Reading Day

today; 8th june

Savouring the way my desk looks today, and the comfortable afternoon pace. Aren’t reading days the best? It started with a tiny lie-in this morning, a pedicure refresher, and a Zam Zam briyani lunch. The playlist for today is a happy-strange mix of Passion Pit, The Darjeeling Limited OST, and Flight of the Conchords, and I’ve got a glorious stockpile of reads to break through — Saveur BBQ edition, Anthony Bourdain’s Kitchen Confidential, and Ceriph. Later on, I’ll get down to printing the entire contents of my Honours Thesis folder (pdf count: 22) and the desk landscape will change considerably. Secretly excited to break out my black pens and yellow highlighters since I haven’t been in a classroom since mid-March!

Saveur is my new favourite thing to read. I picked up the April issue while visiting Cheryl in Oregon because it had tiny features on Galco’s Pop Stop (via this amazing profile piece) and Singapore’s $1 ice cream sandwiches. It didn’t take long for me to fall in love with the rest of the issue and I promptly signed up for a year’s subscription! The editorial content is amazing, and I love how they explore the beauty, technique, histories and personal stories related to the theme of every issue. Food with heart, soul and intellect! Instead of strewing recipes throughout the magazine, they are all neatly compiled at the end of the issue. Convenient, and the perfect way to let the food do all the talking upfront. A must-read for any foodie.

Pictured: the june/july issue of saveur, the good old kindle, my favourite nail colour for toes (OPI hot and spicy, a perfect match for tanned feet and gold sandals), bracelets piled on a cupcake plate from the UC Davis co-op, my new cat eye glasses we ran all around Shenzhen for.


“a sunbeam lent to us too briefly”

The news reported that he died on his knees, palms and forehead to the floor, praying and flash-frozen by fire. Amidst images of dust and destruction, they proclaimed him a hero for his devotion to duty, remembered him ambling in clouds of incense-perfumed air. In my memories of him from childhood, he is always feeling the earth with his fingertips, whispering into the mountain, barefoot. As with all tales of glory though, they left out two things: first, that the town wanted to go back for him, and second, that he was just an old man set in his ways, who knew nothing else but the job he was born to do. This stubbornness took the thirteen of us too. When the shelter of the refugee camp no longer protected, but smothered us with guilt, we went back for him, leaving our wives within campsite walls. We cried and attempted to pull him off his knees and away from the crumbling town, but then, the mountain coughed — an explosion, a black cloud, and a river of fire that engulfed us all.

If you’d asked her a year ago, she would have told you that a person’s most precious possession was her pride. “You can’t please everyone”, she’d say. “So there isn’t really any point in seeking any validation but your own.” Falling in love made her crave the approval of another, made her long to be trampled on and dominated by the person strong enough to become the great exception to her rule. Pride abandoned, she was hurt, and then healed by the hands that broke her. Now she says, lovers are users, but are fighters too. Our greatest war is with ourselves, learning how to both hoard and surrender our vulnerability before God and anyone else who matters.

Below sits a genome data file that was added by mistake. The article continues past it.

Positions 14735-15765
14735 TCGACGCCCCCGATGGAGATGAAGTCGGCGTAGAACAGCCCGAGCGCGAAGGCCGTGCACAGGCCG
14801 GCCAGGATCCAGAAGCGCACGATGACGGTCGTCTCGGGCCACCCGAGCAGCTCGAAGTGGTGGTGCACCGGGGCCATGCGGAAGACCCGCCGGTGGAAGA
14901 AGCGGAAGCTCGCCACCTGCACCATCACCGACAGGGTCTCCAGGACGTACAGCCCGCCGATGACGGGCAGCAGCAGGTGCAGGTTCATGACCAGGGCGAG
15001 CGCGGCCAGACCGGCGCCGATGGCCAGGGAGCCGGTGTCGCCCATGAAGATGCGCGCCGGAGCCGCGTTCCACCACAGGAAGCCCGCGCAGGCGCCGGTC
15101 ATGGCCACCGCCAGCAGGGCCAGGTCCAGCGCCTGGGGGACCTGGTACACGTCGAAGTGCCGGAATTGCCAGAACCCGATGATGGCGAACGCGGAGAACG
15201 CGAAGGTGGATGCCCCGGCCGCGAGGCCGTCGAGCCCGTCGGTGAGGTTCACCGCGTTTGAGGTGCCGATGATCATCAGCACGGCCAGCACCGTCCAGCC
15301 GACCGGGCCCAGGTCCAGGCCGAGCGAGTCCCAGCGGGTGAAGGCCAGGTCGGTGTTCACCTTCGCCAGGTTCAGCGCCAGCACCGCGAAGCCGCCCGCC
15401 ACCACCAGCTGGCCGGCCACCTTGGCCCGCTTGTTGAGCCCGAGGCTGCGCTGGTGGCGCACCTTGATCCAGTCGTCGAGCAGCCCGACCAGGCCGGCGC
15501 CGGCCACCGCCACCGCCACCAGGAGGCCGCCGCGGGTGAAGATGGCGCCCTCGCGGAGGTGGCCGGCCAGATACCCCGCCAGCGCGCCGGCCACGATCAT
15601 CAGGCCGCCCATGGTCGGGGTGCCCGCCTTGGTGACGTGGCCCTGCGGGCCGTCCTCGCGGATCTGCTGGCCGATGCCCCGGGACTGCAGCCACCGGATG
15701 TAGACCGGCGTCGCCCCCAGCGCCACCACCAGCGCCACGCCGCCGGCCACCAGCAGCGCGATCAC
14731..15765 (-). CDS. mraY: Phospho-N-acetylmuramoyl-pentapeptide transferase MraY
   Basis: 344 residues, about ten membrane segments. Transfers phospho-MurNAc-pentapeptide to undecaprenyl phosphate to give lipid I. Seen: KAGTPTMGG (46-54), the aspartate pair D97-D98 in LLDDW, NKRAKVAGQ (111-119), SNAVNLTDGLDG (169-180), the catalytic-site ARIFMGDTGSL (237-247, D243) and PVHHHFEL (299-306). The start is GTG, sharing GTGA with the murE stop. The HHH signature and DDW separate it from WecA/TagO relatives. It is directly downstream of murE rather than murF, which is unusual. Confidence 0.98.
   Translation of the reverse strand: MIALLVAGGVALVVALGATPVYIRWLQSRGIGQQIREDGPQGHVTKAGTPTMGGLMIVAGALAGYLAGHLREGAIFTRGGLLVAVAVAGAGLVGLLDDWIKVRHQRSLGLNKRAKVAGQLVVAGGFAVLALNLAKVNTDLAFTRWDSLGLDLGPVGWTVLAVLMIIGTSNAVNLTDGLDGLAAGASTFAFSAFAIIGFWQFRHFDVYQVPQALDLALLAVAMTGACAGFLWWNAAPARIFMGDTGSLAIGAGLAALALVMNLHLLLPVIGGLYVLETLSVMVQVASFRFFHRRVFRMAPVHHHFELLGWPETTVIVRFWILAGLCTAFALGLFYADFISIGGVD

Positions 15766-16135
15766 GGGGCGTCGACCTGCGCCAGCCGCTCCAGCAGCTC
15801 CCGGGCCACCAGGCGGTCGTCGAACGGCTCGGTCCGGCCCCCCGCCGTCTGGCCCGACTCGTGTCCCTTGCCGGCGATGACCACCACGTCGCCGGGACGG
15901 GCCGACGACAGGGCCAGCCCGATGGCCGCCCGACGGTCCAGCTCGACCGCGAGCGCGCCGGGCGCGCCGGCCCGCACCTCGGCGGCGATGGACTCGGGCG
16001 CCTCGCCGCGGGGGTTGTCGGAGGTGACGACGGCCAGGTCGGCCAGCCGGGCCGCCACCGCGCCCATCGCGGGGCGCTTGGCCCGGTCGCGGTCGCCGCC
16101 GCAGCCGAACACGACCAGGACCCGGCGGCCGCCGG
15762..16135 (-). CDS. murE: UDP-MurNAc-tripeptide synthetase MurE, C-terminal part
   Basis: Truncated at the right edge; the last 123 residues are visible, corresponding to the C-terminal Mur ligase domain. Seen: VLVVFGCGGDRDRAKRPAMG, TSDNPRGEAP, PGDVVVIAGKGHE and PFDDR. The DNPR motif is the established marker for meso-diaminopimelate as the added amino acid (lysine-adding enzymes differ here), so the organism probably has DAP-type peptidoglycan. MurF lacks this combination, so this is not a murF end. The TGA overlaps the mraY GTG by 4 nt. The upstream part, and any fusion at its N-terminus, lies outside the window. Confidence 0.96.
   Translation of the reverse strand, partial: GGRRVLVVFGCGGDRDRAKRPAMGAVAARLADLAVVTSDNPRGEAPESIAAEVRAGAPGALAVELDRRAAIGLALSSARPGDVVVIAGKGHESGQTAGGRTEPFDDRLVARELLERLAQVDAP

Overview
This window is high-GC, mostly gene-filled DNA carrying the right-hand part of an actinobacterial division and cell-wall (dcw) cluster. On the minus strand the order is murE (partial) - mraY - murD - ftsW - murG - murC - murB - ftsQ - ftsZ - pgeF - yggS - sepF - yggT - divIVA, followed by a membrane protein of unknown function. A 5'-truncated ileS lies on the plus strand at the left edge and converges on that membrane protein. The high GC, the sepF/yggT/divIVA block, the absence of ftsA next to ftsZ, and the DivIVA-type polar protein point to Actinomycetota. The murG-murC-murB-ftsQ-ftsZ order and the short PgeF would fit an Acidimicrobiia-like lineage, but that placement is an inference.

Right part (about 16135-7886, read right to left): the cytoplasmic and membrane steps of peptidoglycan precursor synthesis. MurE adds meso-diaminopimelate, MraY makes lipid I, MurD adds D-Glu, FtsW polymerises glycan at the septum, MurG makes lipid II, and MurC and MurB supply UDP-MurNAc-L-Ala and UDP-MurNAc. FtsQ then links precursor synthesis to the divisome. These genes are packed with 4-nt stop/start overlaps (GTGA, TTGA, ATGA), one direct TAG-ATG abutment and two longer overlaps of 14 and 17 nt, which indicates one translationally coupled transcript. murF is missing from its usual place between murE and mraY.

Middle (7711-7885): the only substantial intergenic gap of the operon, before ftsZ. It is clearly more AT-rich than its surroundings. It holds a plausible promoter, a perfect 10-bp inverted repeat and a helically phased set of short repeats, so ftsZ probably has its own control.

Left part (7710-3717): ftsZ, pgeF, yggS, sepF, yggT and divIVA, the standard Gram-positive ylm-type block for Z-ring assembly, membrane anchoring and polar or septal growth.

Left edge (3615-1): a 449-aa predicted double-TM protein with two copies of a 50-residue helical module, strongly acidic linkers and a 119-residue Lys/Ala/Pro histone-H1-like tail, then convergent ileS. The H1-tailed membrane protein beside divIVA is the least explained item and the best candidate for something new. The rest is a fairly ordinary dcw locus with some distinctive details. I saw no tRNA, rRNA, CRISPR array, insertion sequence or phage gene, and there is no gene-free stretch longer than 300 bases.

“Kitchen she devil”, The Observer 12 June 2005

From an interview with Nigella Lawson:

‘I don’t get as down as I did when I was younger,’ she says. ‘Depression is at its worst when you are a teenager I think, or mine was. I also think that if you are a person that can get a great deal of pleasure out of very small things, as I can, you also have to accept that your darker side will be disproportionate too.’

Partly because of her history – her mother , the Lyons Corner House heiress Vanessa Salmon died at 47, then she lost her younger sister, Thomasina, and her husband John Diamond, also to cancer, in quick succession – it is easy to form the impression that cooking has been Nigella’s great escape, one way in which she has made up for the shortcomings of real life. She agrees up to a point. ‘Cooking is like having nostalgia for a golden time that you did not really have,’ she says. ‘You can’t really make everything all right with the perfect roast chicken, of course, but it can make it seem that way for a while.’

Somewhere in this belief also lies the difference she identifies between celebrity chefs and television cooks, placing herself firmly in the latter camp. ‘Real chefs get energy from conflict. Home cooks are naturally lovers of harmony. They want to make things better for people.’ Nigella often likes to think of herself as a peacemaker. She could not, for this reason, ever set foot in a professional kitchen. She loves Gordon Ramsay, but she remembers watching Hell’s Kitchen and him yelling at people that all their risottos tasted different. ‘A chef wants everything the same. I like the fact that every time I cook something, or someone else cooks one of my recipes, it might come out a little bit different.’

She gets so much flak for being a celebrity without actually being a ‘real’ chef, but I’m drawn to her books and shows repeatedly because she has such a clear food/life philosophy, with both tenets echoing the other. If food is the source of life, then we should be allowed to revel in its magic at any pace we like, without apology and no-shortcuts-allowed pretension. All she claims to be is an “eater”, not a chef, and I like how there is no shame in her honesty. This interview was a good read as you get a greater sense of darkness and worldliness from her, as compared to her shows — life isn’t always all perfect pasta, luscious eyelashes, sexuality in a pot roast.